Kevin Durant says a 'lot of s***' was inaccurate about offseason trade saga, but there's not enough time for details

Listen, sometimes families fight. Break up. Get back together. Never talk it out. Put on a public guise of solidarity. Move on. Well the Brooklyn Nets are making it clear they're a family and Kevin Durant, the provocateur of their recent drama, does not have time to talk all that context out.

Despite an early offseason trade request, Durant remains with the Nets after an August announcement that all sides had "agreed to move forward with our partnership." It has obviously been the talk of training camp this week, particularly since Durant had reportedly wanted general manager Sean Marks and head coach Steve Nash fired.

Durant wants to 'move past' trade request saga

Durant was asked at Friday's practice about any inaccuracies in the offseason reporting of his trade request and the stipulations he reportedly requested.

"Can we move on past that at some point?" Durant said, via Nick Friedell at ESPN. "I know it's an interesting story. I know that it took up most of the offseason and drama sells, I get that, but I didn't miss any games, I didn't miss any practices, I'm still here.

"There's a lot of s*** that was inaccurate, but it's like, I don't want to go through it right now. We don't got that much time right now."

The situation has been compared to a family structure by teammate Markieff Morris, Nash and Durant again on Friday. He said he was upset "and as a family, [the Nets front office] understood that I was upset."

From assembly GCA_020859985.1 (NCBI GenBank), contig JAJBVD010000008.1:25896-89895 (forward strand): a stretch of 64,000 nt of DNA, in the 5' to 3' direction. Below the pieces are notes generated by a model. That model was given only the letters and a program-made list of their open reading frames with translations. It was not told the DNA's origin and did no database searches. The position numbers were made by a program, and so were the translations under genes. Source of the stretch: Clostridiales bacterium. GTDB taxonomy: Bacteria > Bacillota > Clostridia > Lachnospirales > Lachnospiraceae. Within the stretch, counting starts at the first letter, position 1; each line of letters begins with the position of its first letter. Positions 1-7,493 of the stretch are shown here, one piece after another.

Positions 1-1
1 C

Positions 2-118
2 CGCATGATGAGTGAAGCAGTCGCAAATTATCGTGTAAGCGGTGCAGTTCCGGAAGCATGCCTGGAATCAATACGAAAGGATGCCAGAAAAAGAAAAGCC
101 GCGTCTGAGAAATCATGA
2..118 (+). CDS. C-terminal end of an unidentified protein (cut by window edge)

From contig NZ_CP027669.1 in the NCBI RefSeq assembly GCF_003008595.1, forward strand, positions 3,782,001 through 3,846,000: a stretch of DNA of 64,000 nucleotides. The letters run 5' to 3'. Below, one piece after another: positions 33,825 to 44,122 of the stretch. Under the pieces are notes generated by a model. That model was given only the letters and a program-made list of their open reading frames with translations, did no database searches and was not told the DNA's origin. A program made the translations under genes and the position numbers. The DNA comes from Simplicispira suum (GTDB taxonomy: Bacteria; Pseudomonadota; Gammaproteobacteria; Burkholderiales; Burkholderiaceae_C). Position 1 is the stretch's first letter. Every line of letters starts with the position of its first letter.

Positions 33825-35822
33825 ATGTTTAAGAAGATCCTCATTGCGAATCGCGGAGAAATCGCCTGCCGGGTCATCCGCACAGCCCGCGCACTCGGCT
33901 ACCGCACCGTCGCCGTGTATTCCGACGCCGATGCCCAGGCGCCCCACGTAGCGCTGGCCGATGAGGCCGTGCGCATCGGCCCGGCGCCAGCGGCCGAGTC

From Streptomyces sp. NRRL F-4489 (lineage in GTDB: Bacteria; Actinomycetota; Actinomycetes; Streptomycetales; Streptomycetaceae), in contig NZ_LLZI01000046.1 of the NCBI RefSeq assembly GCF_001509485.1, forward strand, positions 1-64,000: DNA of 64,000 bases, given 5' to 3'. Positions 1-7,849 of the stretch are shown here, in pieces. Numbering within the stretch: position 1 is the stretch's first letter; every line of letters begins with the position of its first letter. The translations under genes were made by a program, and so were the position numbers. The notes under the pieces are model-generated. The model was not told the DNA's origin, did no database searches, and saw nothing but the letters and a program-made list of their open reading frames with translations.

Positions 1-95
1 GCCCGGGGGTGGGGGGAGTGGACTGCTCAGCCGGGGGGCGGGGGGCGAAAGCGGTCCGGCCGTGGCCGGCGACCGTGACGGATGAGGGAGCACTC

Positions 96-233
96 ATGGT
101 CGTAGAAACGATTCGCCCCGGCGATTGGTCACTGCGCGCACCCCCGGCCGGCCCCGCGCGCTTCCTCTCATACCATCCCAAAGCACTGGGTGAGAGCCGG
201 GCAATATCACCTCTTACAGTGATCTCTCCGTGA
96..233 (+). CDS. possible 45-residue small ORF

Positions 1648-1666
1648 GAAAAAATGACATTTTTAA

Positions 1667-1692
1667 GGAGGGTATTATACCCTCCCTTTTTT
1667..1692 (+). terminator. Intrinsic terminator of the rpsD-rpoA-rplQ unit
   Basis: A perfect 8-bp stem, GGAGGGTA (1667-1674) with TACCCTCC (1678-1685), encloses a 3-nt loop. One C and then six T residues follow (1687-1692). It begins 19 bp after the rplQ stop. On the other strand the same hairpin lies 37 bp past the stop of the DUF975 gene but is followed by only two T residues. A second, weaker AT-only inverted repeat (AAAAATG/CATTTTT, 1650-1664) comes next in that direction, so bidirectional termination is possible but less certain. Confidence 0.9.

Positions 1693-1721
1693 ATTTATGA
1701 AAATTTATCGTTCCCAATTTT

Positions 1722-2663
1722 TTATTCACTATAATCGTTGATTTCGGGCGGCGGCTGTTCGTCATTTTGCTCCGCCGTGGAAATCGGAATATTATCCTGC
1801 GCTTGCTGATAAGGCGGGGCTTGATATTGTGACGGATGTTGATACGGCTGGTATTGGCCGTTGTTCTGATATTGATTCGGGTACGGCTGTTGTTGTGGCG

"And some of the stuff they agree with," Durant said, via Brian Lewis at the New York Post. "And so we talked about [it] and it was over a couple of months, couple of weeks ... we worked it out from there, and I'm here now."

Durant reportedly met again approximately six weeks after his initial trade request with Nets owner Joe Tsai to deliver an ultimatum of granting the trade or firing Marks and Nash. Tsai came out in support of his coaching staff and front office on Twitter. Prior to the trade request, Durant had already signed a four-year, $192 million contract extension that began in July 2022 and essentially nixed his leverage. He turned 34 on Thursday.

"I felt like we had a good team," Durant said on Friday of coming back to the Nets. "I felt like this is the place I said I wanted to be. We started to set something up in the future to be a solid team. So to be honest I thought this was still a great option, too."

The Nets are a team full of serious questions after going off the rails in what was looking to be a promising 2021-22 season that held legitimate championship hopes.

Kevin Durant of the Brooklyn Nets speaks during a news conference at Nets media day at HSS Training Center in the Brooklyn borough of New York City, on Sept. 26, 2022. (Dustin Satloff/Getty Images)
Kevin Durant of the Brooklyn Nets speaks during a news conference at Nets media day at HSS Training Center in the Brooklyn borough of New York City, on Sept. 26, 2022. (Dustin Satloff/Getty Images)